I wanted to share my story with anyone else with a child who has autism and is considering a move to Newfoundland, like we did from Ottawa.
In 2009, my husband was diagnosed with terminal cancer. We spent the last months of his life planning what I would do after he died.
Our oldest child, Emily, was 10 at the time and our youngest, Grace, was six. We knew the children and I would need family support so we decided it would be best to move back home to Newfoundland.
I knew we wouldn't have access to the same services in a small town that we had in our nation's capital, but I never thought I would have to sacrifice Emily's education. After all, I was moving from a "have-not" province to a "have" province, right?
Emily has autism, and like most kids with autism, she has her challenges. Emily also has talents, like being able to read at a Grade 2 level when she was only four years old. Her reading comprehension is still her greatest strength.
In Ottawa, whenever I had a meeting at Emily's school it was always with a team: her classroom teacher, the educational assistant, the resource teacher and the principal. Often there would also be someone from the school board to help with things like behaviour programs or computer support.
In the four years I have been in Newfoundland, most of the meetings have been with her teacher. I have requested in the past that the student assistants, who spend a lot of time with Emily, be at the meetings. I was told no and that meeting with parents is not in their contract.
When we were in Ontario, all of Emily's report cards would contain a list of instructional accommodations. These accommodations are made for every child with special needs. Some of Emily's accommodations were things like access to a word processor for written assignments, templates or software to organize written work and the use of adaptive technology.
I have yet to receive a report card or course progress report that lists any accommodations from the Eastern School Board.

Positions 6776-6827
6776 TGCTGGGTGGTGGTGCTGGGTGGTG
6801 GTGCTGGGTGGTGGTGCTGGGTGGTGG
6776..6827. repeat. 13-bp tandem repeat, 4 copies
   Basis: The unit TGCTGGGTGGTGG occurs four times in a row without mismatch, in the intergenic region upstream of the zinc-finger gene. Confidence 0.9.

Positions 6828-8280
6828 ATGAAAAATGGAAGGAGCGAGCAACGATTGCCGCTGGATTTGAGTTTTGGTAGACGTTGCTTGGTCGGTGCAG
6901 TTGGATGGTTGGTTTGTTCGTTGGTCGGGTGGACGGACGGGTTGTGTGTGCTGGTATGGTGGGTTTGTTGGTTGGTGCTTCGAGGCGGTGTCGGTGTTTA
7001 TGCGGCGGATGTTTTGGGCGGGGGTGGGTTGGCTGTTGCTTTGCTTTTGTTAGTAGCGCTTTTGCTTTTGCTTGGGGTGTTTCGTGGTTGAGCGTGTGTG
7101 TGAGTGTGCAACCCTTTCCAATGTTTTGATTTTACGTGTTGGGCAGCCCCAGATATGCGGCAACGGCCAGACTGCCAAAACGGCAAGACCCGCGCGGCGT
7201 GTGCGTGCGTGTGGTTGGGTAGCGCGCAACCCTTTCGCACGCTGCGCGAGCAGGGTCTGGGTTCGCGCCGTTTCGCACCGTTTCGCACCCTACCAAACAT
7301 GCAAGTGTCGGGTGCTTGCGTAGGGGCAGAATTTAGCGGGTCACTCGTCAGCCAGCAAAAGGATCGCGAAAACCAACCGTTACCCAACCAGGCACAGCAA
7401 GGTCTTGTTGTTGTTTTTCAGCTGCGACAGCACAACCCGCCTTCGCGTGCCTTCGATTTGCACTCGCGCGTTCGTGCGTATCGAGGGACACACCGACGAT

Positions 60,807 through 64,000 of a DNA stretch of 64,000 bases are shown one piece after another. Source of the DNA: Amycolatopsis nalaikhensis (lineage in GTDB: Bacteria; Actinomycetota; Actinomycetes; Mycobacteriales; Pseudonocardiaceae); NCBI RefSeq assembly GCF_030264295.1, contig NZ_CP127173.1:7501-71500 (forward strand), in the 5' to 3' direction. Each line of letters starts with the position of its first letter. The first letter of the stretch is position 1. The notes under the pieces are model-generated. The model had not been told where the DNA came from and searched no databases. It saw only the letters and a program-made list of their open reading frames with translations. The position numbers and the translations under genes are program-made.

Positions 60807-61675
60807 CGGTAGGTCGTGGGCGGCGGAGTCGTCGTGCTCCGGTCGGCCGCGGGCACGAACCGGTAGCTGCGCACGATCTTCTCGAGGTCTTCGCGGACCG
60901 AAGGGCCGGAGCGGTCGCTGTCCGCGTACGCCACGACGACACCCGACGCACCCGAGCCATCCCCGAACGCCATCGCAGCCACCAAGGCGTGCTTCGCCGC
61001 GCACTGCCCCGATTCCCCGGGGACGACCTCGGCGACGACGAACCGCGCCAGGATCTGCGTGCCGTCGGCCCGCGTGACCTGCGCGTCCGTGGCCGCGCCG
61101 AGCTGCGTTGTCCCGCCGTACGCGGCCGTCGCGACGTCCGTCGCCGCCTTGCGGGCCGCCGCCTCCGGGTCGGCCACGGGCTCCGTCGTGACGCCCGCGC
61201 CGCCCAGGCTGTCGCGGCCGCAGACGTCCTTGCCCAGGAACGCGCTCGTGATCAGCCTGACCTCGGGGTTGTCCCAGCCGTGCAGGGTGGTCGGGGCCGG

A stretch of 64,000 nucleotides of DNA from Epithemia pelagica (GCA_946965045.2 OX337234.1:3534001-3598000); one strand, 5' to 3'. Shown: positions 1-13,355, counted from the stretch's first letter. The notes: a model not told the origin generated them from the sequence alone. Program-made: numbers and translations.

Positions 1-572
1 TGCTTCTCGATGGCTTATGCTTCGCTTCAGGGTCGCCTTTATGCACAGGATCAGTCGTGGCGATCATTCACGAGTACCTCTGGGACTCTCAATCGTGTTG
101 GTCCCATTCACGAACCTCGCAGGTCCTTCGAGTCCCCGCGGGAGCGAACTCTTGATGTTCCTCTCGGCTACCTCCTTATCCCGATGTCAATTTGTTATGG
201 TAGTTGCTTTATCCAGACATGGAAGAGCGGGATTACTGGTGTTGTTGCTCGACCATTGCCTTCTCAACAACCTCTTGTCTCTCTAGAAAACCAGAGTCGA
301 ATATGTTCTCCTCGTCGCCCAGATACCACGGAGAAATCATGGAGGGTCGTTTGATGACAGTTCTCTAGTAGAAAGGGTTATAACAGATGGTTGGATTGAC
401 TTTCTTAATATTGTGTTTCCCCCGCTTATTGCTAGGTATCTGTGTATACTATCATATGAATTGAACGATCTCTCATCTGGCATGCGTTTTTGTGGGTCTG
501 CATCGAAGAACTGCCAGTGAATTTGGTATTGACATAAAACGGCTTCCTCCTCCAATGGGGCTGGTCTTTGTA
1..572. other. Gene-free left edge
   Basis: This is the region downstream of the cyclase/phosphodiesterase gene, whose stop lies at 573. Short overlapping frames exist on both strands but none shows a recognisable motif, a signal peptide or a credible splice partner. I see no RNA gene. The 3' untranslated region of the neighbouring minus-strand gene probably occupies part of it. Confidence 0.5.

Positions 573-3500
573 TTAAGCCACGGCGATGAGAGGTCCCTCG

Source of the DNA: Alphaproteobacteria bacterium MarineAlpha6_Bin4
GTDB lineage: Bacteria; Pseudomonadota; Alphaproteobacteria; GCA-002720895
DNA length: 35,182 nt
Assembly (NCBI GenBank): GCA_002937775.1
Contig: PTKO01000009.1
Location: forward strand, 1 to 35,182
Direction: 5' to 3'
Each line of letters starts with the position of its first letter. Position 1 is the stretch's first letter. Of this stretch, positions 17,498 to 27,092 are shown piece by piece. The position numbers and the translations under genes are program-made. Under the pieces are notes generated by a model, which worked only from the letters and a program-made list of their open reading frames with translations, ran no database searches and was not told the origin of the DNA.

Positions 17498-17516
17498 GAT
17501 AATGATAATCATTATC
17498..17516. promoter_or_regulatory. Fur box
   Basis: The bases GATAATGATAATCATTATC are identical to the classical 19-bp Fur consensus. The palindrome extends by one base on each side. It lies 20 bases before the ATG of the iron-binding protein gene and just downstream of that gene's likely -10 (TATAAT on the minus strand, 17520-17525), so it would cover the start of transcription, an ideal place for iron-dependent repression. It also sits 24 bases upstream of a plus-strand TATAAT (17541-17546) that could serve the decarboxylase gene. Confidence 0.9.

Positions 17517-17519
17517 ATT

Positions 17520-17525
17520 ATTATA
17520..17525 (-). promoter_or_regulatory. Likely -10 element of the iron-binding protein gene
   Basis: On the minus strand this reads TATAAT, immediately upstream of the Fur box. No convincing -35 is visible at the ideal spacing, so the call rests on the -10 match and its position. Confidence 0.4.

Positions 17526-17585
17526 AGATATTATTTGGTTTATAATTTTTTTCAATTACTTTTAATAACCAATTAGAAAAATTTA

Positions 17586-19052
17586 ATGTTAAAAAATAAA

In Emily's former school, a number of assessment methods were used, like one-on-one assessment, the use of multiple choice and teacher/educational assistant observation.
On Emily's last report card, the comments from both her religious education teacher and art teacher read: "unable to evaluate due to lack of assessment items."
I have called the school board in hopes of getting programs for Emily. I was told to call our autism itinerant, but his voice box was full. I tried numerous times for two days to reach the autism itinerant and the voice box was always full. I called the school board again and explained my situation. I was told they would let him know his voice box was full.
The next day I was still unable to leave a message so I called our ministry of education, who told me to call our school board. I still have not been able to make contact with our autism itinerant.
I have called all three of our political parties and so far the only person I could get on the phone was Liberal MHA and education critic Dale Kirby.
I know the system is far from perfect anywhere in Canada. It is waiting list after waiting list and programs that do not have the funds to accommodate all children that need them. But at least there is a list to wait on.
It doesn't matter how good your local school or teacher is, they cannot teach your child without the tools to do so.
Emily was given a computer tablet for school this year. However, neither she or her teacher received any training.
I would rather pay for the iPad myself if the school board would provide us with the knowledge of what programs could be put on the iPad to help Emily with her education.
I took my two daughters back to Ontario for my sister's wedding in the summer of 2012, and I cannot tell you how many times Emily asked if she could go home to Newfoundland. I lost count after 50. Emily has a freedom in Newfoundland she could never have in Ontario.
I knew my family would support the girls because that's what my family does. But it surprised me how much support she received from the community.
Most people in my community not only go out of their way to say hello to Emily, but try to make her feel part of the community. I wish I could say the same for the Eastern School Board.
Last month was National Autism Awareness Day and Emily's school sold blue ice cream and blue cotton candy. It was a nice gesture, but what Emily and all children with autism, who live in Newfoundland, really need is the same services and resources available to other autistic children in the rest of Canada.
— Lisa Steele writes from Harbour Grace